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Goat Gossip by Fred Vandermartin
clwyr@earthlink.net
Ed. note: Fred's articles were originally published as "Goat Gossip" in the East Texas Farm & Ranch News. The ETF&R is a bi-weekly newspaper distributed by the Palestine Herald-Press. This is the first of a series of "Goat Gossip"s that BoerGoats.com will republish with Fred's permission.
Fred describes himself as "extremely opinionated and not afraid to step on a few toes" - Hop on, this should be a fun ride!

I have been raising goats for six years and I'm still learning. Every day that I go out and interact with my herd I observe something new about their behavior. Many of the management techniques such as pasture rotation, preventative vaccinations, and selective breeding that are used by cattle breeders can be applied to goat ranching. With the influx of immigrants from diverse religious and ethnic backgrounds the demand for goat meat and milk products has soared. Goat raising has become the fastest growing agricultural industry in the U.S. and even with the increased number of animals we still import thousands of tons of goat meat from Australia and New Zealand annually.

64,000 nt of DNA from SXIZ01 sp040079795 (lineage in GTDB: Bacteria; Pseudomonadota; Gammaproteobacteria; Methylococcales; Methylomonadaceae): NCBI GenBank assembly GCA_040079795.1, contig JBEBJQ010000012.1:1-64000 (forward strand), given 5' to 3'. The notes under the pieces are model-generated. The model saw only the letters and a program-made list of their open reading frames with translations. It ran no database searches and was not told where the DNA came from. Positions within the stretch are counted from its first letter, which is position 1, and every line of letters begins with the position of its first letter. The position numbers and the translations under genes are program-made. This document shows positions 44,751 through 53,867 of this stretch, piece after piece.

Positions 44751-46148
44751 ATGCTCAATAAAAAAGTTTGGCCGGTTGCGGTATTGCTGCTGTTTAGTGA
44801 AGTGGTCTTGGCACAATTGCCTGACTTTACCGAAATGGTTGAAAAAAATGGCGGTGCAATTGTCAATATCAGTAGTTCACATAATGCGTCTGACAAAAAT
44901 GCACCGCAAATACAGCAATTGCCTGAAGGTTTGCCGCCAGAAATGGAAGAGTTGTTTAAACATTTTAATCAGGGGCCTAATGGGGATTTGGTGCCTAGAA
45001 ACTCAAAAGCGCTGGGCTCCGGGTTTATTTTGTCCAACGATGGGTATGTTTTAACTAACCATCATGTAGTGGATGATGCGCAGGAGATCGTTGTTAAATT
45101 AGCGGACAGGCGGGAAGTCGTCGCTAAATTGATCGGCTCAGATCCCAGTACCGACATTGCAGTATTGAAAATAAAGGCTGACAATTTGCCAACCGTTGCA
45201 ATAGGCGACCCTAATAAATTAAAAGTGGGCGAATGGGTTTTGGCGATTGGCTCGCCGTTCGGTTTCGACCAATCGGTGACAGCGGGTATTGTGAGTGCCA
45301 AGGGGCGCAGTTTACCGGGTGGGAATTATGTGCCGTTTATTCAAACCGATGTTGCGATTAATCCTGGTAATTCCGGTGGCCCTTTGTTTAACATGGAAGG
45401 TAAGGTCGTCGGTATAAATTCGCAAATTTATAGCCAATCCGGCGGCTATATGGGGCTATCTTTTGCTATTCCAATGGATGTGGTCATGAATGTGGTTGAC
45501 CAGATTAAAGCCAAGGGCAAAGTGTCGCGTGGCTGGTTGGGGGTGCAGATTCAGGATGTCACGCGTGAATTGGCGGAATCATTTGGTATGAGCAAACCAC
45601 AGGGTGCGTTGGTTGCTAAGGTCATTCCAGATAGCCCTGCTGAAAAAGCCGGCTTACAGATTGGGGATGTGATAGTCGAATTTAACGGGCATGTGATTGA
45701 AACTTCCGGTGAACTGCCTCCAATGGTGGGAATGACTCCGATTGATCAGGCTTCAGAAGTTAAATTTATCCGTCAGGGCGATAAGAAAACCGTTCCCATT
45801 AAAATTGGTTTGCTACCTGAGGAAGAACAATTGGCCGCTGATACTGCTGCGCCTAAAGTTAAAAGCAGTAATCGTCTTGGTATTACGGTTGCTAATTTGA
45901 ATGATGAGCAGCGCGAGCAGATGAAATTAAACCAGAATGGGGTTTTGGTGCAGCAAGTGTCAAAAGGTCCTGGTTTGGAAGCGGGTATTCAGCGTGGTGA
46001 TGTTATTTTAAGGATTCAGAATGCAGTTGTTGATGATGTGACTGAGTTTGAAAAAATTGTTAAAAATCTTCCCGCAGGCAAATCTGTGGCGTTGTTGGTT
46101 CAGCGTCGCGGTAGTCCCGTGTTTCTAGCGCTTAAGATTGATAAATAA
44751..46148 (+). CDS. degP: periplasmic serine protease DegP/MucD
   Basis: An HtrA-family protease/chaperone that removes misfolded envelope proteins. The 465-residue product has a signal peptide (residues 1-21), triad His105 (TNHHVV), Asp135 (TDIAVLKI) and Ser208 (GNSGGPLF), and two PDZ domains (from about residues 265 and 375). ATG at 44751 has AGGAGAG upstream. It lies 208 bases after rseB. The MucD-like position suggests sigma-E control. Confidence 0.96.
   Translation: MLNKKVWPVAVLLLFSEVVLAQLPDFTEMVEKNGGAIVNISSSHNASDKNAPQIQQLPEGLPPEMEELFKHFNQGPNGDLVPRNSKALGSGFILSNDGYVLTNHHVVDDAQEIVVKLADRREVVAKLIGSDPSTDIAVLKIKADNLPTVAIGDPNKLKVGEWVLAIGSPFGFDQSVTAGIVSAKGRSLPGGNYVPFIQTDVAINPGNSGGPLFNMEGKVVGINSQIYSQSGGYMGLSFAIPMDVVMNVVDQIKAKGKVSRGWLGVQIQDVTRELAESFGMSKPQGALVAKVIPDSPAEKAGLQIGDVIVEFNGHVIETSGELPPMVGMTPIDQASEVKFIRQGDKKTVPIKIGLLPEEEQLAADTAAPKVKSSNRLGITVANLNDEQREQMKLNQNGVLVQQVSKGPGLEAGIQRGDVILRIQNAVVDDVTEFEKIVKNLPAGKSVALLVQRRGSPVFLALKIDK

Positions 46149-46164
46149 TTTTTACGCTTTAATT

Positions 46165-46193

If you plan on raising meat or dairy goats the best start I can recommend is to look into it real well to see if itís right for you. Although goats and cows are similar animals, there are differences in the management of them. Goats are smaller animals and are easier to handle, but they require tighter fences with smaller wire spacing. In West Texas where itís drier and the soil is rockier, goats get along fine without hoof trimming and worming for stomach parasites. In the area east and south of I-35 you will be required to give regular hoof trimmings and drench your goats for parasites. Go on the internet to do some research. There are numerous books and magazines available for research. Visit some goat ranches to get an idea of how they manage their goats. Find out if there are any breeder associations or clubs and go to a meeting. I think you'll find that goat people are helpful and are proud of their stock.

Bye, for now.


 

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